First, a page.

Around the world, prison systems rely on systems and structures that oppress and subjugate groups of people for the purpose of exploitation and social control. Prisons are a site of struggle for many social movements, which believe in approaches to justice and social peace beyond authoritarianism, surveillance and violence. Why do prison struggles matter to women? What could prison abolition look like from a feminist perspective?

The panel is organized by Cenî Kurdish Women’s Office for Peace as part of the ‘Solidarity Keeps Us Alive’ campaign.

Speaker’s bios:

Njera Keith is a Diaspora oriented, Black organizer whose focus is the development of movement philosophy and infrastructure that supports cohesion and unity in revolutionary struggle. In 2017, Njera published “Sovereign Song: Words from the Revolution”. She is the founder and former Executive Coordinator of Black Sovereign Nation. She is also the co-founder of 400+1, a Black cooperative federation, a liberatory blueprint, and a framework for dramatic economic and political shifts in global, Black life.

Kristina Brown is a social epidemiologist by training with a specialty in the identification and assessment of disparities (race and gender). Principally oriented in Black revolutionary struggle, Kristina is fascinated by the utility of spirit, culture and communications to define and cultivate a revolutionary agenda. She is the co-founder and executive director of Counter Balance: ATX. Most recently, Kristina co-founded 400+1; the world’s first Black cooperative federation and Counter Balance’s parent organization, to build economic and political power across the Diaspora. It is her hope that this framework will be the vehicle for mass movement and result in propelling Black folx to a world unimaginable, beyond survival.

Dr. Yara Hawari is a Palestinian feminist, writer and senior policy analyst for Al Shabaka. In addition to her academic work which focused on indigenous studies and oral history, she is also a frequent political commentator writing for various media outlets including The Guardian, Foreign Policy and Al Jazeera English. She frequently documents and reports on abuses committed by Israeli occupation forces in Palestine.

Ayse Berktay is an activist of Tevgera Jinen Azad (Women’s Freedom Movement), and a member of the Peoples’ Democratic Party (HDP) Women’s Assembly. She is a translator, writer, politician, peace and women’s liberation struggle activist.

She has been involved in the struggle for freedom, equality, justice and socialism since her university years. Since 1993, she has been actively involved in the feminist struggle. She was part of the NO TO WAR IN IRAQ Coordination in Turkey and in the global anti-war movement which developed within the World Social Forum. She is one of the initiators and coordinators of the WORLD TRIBUNAL ON IRAQ (WTI). She was part of the Diyarbakır Prison Truth and Justice Commission, Women’s Peace Initiative and Women’s Freedom Assembly.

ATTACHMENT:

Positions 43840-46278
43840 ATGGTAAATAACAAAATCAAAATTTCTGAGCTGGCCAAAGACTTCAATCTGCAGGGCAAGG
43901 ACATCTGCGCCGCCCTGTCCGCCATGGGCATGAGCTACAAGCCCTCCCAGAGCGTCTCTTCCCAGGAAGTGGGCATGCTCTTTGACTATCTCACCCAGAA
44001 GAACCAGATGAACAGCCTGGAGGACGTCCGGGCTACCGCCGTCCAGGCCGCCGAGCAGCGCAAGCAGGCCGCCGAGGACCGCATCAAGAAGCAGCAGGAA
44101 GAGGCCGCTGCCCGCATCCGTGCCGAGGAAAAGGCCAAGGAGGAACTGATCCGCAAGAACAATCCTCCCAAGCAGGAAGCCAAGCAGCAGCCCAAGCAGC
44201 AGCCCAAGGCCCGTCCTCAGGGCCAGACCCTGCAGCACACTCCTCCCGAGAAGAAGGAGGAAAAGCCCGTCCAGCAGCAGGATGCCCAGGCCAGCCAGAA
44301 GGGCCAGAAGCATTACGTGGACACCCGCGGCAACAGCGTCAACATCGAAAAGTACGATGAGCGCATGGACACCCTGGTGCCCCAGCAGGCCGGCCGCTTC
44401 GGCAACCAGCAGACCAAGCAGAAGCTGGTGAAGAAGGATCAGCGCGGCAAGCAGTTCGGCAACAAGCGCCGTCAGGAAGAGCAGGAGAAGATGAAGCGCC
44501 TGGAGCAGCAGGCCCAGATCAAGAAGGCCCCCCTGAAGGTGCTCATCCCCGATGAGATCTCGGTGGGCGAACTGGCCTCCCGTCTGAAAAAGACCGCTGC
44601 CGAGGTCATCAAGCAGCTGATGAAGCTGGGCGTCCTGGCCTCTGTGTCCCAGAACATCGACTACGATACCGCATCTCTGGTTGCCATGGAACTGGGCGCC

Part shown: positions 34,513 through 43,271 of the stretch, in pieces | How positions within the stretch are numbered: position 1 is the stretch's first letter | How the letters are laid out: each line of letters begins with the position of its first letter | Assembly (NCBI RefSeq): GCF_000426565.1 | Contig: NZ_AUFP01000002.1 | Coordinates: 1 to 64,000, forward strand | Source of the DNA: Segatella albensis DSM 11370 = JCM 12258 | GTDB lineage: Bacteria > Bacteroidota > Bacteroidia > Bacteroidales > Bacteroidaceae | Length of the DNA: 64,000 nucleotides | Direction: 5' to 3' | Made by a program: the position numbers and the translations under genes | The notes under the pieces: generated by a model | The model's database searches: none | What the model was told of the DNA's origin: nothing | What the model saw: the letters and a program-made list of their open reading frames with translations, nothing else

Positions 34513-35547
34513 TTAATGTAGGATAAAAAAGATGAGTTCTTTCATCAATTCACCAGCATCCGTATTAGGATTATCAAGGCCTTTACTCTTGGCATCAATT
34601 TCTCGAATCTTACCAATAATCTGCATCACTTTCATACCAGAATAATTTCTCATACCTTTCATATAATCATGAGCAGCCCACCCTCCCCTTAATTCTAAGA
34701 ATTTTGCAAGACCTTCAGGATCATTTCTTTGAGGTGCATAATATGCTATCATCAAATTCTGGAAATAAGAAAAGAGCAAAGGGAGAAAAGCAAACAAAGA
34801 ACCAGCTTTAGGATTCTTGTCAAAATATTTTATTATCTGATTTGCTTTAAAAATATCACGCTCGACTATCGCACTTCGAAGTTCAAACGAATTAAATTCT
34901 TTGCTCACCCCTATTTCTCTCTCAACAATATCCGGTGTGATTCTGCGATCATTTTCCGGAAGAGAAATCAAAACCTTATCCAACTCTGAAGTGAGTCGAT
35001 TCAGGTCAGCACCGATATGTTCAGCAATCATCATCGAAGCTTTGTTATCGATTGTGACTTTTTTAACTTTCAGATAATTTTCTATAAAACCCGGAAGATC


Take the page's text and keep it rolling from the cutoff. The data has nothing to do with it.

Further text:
Glenis Balangue-Dalkiran is a Filipino researcher and activist. She is coordinator of IBON Europe (Brussels, Belgium), the representative office of IBON International in Europe. IBON International is a Philippine-based service institution that cooperates mainly with social movements and civil society constituencies in all regions of the world, especially in the Global South and among marginalised groups. IBON International believes that addressing the roots of poverty, inequality, exclusion, environmental destruction and injustice entails a process of social transformation – a process of building the people’s sovereignty, to self-organise, self-mobilise and serve as development actors in their own right. It campaigns and advocates against militarism and aggression. It is a member of the International Coalition for Human Rights in the Philippines (ICHRP). In the Philippines, Glenis worked with IBON Foundation, an independent and leading research think tank on socioeconomic issues, from 2004 to February 2018, as Senior Researcher.

Blandine Juchs is a member of the international commission of the People’s Congress, a Colombian social and political movement that aims to build popular power from below, toward dignified life. As part of a movement that includes urban, peasant, women’s, youth, Black and indigineous struggles, she is involved in prisoner’s solidarity and women’s movements.